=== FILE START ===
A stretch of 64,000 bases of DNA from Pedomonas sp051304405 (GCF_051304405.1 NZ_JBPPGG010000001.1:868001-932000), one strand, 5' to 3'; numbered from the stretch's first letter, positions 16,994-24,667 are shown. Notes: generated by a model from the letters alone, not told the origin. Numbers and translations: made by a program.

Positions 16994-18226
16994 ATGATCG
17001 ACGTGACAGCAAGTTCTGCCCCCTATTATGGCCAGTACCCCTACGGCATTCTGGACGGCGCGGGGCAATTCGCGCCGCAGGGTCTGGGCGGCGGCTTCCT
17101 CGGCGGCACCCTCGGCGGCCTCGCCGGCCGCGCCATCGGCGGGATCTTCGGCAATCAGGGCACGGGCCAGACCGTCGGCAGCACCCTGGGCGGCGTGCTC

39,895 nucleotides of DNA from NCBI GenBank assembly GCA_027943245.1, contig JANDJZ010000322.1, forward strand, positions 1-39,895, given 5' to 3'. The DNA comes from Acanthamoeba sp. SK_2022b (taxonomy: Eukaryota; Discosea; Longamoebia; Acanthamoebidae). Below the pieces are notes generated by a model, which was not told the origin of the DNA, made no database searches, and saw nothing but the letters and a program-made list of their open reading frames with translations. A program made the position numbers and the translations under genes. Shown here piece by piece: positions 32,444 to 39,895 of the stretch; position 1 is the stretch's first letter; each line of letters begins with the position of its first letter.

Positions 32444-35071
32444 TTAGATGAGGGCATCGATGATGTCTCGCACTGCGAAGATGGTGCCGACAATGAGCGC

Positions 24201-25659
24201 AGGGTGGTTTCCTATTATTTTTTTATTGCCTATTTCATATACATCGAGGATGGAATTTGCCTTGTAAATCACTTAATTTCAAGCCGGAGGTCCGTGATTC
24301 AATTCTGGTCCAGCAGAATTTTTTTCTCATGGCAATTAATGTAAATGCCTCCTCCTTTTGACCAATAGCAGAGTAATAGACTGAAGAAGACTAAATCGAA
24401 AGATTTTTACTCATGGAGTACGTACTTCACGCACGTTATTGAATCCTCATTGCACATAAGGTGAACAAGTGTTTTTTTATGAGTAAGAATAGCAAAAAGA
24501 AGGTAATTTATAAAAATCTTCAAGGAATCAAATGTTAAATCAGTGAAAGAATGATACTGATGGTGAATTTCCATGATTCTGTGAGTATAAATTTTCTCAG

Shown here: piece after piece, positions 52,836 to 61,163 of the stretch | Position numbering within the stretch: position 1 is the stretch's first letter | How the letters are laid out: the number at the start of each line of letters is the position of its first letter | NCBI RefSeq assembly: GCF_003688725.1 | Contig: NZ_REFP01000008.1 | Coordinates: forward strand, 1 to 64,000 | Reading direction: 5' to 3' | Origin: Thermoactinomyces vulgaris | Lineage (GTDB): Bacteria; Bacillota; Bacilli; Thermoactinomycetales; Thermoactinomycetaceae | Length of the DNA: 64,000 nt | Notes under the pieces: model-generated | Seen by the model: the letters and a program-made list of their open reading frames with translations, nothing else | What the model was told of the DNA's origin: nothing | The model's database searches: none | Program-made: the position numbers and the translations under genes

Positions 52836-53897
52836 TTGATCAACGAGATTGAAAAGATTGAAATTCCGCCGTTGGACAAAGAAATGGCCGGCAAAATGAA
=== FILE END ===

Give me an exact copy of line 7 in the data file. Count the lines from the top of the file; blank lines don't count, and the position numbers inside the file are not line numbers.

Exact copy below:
Positions 32444-35071